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14 March 2016updated 09 Sep 2021 1:26pm

Why “Help to Save“ won’t help at all

The Chancellor's latest gimmick is just that. 

By Katie Evans

Having trailed its appearance in a speech in January, the government has this morning announced details of its Help to Save scheme. Aiming to help those on low-incomes, the programme will provide employees who receive in-work benefits – like tax credit or universal credit – who put aside £50 a month with a bonus of 50 per cent after two years.

Someone who manages to put aside the full amount every month over the two years would have saved £1,200 by the end of the period, and would gain a further £600 on top from the government. So far, so generous – particularly when the Chancellor is busy warning elsewhere that this will be a Budget of cuts.

However in several ways the programme isn’t as generous as it appears.

Firstly, although the match is very generous – substantially more so than the 25 per cent match offered on the Help to Buy ISA, the number of people who will be able to benefit won’t even begin to touch the number who need help saving. Around 3.5 million people will be able to use the scheme – only a fraction of the 17.7 million adults in the UK who have no savings at all, and the 26.6 million people with less than £1,000 in cash put aside for emergencies. The government has rightly identified the UK’s financial fragility as a serious policy issue, but as solutions go this is a pretty pitiful attempt.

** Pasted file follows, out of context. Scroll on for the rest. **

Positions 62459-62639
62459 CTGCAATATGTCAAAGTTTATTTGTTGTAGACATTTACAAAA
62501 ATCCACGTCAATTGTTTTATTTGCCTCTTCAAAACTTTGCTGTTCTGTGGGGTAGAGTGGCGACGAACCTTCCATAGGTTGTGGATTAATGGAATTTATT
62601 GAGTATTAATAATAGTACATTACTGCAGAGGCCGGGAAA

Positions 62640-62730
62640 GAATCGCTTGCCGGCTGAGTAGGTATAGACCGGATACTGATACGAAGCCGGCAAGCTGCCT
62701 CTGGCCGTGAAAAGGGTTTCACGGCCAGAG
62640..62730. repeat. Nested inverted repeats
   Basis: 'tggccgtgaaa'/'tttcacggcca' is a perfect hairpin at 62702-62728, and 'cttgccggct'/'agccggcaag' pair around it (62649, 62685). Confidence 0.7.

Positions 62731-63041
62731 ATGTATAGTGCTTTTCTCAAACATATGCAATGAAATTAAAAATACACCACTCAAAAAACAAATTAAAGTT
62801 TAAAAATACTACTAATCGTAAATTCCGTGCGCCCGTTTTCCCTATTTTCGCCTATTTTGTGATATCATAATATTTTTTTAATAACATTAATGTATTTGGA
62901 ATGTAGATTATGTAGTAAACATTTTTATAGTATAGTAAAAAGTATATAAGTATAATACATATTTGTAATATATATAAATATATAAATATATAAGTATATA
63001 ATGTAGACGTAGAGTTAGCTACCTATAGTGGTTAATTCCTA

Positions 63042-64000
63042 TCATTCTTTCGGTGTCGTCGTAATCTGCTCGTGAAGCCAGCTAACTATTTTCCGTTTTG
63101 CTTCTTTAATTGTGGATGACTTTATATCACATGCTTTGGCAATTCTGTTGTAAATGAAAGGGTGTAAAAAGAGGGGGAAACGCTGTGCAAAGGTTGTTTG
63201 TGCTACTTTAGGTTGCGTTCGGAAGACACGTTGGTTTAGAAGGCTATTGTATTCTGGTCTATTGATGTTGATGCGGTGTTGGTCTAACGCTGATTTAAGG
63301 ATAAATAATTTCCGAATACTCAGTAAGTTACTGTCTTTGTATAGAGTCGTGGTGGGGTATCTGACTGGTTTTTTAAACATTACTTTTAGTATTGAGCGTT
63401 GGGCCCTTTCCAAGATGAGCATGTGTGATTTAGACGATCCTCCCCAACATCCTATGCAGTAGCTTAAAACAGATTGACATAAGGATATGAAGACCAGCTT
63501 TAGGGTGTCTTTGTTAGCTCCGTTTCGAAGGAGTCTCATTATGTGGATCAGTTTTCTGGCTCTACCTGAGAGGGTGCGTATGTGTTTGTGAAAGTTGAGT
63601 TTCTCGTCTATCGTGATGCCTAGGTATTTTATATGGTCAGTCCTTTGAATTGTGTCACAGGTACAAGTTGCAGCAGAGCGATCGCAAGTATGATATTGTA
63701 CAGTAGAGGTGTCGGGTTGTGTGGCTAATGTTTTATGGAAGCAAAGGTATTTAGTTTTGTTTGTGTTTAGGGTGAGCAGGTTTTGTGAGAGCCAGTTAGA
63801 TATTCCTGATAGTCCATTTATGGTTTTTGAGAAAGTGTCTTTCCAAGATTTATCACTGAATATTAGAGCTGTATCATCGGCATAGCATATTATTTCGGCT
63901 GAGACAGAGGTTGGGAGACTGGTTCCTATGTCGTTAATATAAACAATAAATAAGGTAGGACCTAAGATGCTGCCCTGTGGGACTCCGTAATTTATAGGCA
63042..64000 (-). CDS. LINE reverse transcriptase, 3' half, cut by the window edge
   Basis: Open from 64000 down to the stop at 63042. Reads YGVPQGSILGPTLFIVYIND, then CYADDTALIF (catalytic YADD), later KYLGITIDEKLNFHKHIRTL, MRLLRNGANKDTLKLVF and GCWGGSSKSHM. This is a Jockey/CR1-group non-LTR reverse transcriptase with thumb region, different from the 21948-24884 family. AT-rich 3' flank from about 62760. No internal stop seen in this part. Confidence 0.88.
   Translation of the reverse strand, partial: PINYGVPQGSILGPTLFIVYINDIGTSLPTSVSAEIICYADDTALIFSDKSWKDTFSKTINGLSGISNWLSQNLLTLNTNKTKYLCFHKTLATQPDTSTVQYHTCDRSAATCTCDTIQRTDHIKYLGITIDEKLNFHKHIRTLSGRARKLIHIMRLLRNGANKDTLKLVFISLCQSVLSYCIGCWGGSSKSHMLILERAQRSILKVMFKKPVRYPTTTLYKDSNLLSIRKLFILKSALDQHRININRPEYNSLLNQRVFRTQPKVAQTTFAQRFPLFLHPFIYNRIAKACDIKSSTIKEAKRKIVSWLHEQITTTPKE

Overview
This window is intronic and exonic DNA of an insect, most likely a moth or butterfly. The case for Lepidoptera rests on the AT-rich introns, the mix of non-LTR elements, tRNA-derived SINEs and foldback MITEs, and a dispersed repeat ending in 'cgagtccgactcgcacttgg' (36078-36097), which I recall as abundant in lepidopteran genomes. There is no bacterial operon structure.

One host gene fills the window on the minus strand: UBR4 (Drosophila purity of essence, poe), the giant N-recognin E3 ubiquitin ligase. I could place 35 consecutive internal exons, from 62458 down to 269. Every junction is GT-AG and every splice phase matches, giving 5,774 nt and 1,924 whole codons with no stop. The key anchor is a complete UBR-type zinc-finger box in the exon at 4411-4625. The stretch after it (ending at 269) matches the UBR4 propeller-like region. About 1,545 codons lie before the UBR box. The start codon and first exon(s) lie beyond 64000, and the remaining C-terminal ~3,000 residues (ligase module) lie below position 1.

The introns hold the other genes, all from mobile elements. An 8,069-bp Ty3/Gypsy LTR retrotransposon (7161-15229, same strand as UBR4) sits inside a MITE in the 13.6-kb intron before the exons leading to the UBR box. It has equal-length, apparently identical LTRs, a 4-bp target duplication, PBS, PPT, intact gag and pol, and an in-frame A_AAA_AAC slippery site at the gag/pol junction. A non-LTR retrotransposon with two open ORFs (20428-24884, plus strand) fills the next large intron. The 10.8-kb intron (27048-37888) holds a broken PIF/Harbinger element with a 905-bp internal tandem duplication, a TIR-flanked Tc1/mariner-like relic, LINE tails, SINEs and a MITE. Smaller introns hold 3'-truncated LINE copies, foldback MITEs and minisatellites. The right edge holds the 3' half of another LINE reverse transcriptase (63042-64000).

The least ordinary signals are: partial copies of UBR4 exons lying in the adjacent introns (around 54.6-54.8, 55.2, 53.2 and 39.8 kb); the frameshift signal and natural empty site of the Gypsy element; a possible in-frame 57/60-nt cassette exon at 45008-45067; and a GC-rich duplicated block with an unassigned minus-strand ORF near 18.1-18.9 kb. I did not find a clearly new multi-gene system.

Furthermore, the government itself admits that it isn’t expecting the scheme to work. In their own costing, the government has assumed that the scheme will cost just £70 million over its first two years. Across the 3.5 million eligible people, that’s a match of just £20 each. The government clearly isn’t expecting substantial numbers to take up their generous offer.

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More fundamentally, whatever the good intentions of this scheme’s designers, it’s woefully detached from the realities of life for low income households. Who has ever budgeted on a two-year basis? This was one of the key criticisms for the last attempt to design a savings scheme for low income families – Labour’s ill-fated Savings Gateway. It takes a specific goal to get most low-income families who haven’t saved before to start putting money aside, and most of these – like a summer holiday, Christmas or school uniforms – will be annual expenses.

The Chancellor clearly needs some good news to balance out an otherwise dismal Budget on Wednesday. This insipid savings scheme isn’t it.

Katie Evans is an economist at the Social Market Foundation.

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